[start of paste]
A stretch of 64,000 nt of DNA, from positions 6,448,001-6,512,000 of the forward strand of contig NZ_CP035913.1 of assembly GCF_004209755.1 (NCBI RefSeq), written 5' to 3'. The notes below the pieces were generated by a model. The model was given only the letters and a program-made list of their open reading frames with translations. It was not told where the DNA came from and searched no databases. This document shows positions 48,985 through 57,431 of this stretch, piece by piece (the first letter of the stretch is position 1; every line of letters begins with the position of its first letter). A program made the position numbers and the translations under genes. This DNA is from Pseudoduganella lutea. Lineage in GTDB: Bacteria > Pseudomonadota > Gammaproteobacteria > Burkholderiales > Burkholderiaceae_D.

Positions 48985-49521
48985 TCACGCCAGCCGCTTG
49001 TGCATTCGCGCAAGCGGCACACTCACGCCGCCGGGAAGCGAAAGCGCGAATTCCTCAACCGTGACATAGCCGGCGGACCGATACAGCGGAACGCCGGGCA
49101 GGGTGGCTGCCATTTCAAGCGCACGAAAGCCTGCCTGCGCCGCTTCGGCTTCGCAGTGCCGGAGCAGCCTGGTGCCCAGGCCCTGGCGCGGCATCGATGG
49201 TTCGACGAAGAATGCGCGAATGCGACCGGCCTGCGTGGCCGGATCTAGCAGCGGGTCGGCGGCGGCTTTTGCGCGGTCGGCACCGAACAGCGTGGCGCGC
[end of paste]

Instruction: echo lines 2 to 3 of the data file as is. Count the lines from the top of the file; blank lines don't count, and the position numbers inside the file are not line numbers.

Positions 48985-49521
48985 TCACGCCAGCCGCTTG